News Archive

June 2007

When Africa's heads of state met in January for the 8th African Union Summit, science, technology and sustainable development were the main topics of discussion. There is also increasing interest among developed countries to support scientific and technological capacity building in low-income countries, especially in Africa. The challenge lies in turning this heartfelt interest into sustainable initiatives and real progress. Every African nation must educate and support a new generation of problem-solving scientists.

January 2007

Implementation of the Millennium Science Initiative (MSI) Program, since its inception seven years ago, has been successful and exemplary.

January 2007

For the poorest developing countries, 'outsourcing' the development and assessment of technology and innovation has been economically catastrophic. Policies designed to alleviate poverty and to create wealth have also suffered as a result. Fortunately, developing countries are now changing course and seeking to build their own scientific and technological capabilities. Drawing on their own growing expertise, an increasing number of 'scientifically proficient' developing countries are forging scientific links with developed countries that represent true collaborations among equal parties.

January 2007

The Chilean MSI has selected five new Nuclei for 2007 and renewed three existing Nuclei in the latest round of competition. The selections were advised by a Program Committee of international scientists. Results were announced in Santiago today by Minister of Planning and Cooperation Clarissa Hardy, chair of the Chilean MSI Board. Of special note is that three accomplished Chilean investigators returned home from the United States to work in these Nuclei. List of Nuclei here.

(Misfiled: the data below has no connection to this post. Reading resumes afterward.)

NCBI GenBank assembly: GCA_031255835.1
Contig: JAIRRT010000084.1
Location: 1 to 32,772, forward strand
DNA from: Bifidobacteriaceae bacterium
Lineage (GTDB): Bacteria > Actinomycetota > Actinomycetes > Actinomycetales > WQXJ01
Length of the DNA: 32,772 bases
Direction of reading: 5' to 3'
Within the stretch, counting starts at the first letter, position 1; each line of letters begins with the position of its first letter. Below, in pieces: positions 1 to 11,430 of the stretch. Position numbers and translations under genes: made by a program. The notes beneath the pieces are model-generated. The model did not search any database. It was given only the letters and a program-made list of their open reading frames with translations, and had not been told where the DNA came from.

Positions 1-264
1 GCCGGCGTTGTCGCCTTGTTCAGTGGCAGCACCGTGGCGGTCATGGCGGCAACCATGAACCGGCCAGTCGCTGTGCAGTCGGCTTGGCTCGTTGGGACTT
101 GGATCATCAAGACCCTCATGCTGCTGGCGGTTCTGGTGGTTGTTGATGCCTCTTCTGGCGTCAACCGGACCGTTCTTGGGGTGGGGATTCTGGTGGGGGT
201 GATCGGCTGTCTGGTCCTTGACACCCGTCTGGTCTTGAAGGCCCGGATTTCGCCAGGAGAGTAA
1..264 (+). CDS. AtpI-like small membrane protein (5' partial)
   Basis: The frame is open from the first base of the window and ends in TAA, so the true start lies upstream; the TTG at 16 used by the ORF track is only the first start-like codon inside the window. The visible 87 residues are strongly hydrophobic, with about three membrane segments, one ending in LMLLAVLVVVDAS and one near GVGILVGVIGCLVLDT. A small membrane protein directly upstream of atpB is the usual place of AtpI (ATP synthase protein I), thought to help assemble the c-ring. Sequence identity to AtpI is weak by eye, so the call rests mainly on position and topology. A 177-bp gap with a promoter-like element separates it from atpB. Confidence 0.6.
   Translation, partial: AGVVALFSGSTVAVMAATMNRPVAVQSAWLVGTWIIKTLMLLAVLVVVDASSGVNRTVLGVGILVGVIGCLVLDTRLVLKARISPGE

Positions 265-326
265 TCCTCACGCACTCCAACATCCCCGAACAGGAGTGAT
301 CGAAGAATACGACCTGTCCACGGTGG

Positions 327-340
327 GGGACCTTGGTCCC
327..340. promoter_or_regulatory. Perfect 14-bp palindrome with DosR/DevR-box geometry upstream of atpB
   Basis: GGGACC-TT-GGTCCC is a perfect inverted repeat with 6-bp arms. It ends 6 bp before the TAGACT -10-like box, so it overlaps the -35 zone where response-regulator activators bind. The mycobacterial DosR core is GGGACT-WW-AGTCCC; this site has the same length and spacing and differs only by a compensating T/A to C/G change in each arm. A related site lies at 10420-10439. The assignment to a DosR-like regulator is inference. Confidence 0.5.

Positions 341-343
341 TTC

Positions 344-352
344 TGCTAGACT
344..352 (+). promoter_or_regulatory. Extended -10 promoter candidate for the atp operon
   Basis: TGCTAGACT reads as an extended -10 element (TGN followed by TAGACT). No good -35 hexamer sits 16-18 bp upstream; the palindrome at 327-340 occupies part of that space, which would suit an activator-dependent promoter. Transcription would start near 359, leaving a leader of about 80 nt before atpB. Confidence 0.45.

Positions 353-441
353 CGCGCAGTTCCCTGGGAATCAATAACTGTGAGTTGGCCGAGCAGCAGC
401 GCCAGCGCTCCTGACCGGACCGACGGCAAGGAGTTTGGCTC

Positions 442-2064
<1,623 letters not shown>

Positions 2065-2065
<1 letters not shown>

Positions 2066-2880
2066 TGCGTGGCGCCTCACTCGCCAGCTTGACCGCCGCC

September 2006

African scientists are set to benefit from a fledgling program aimed at promoting north-south research collaboration through year-long visits to centers of scientific excellence in developing nations by scientists from the U.S. and other developed countries. The Global Science Corps (GSC) was inspired by a visit to a research institute in Mali by Nobel laureate Dr. Harold Varmus, who was impressed with the quality and originality of work being carried out by one of the world's poorest nations.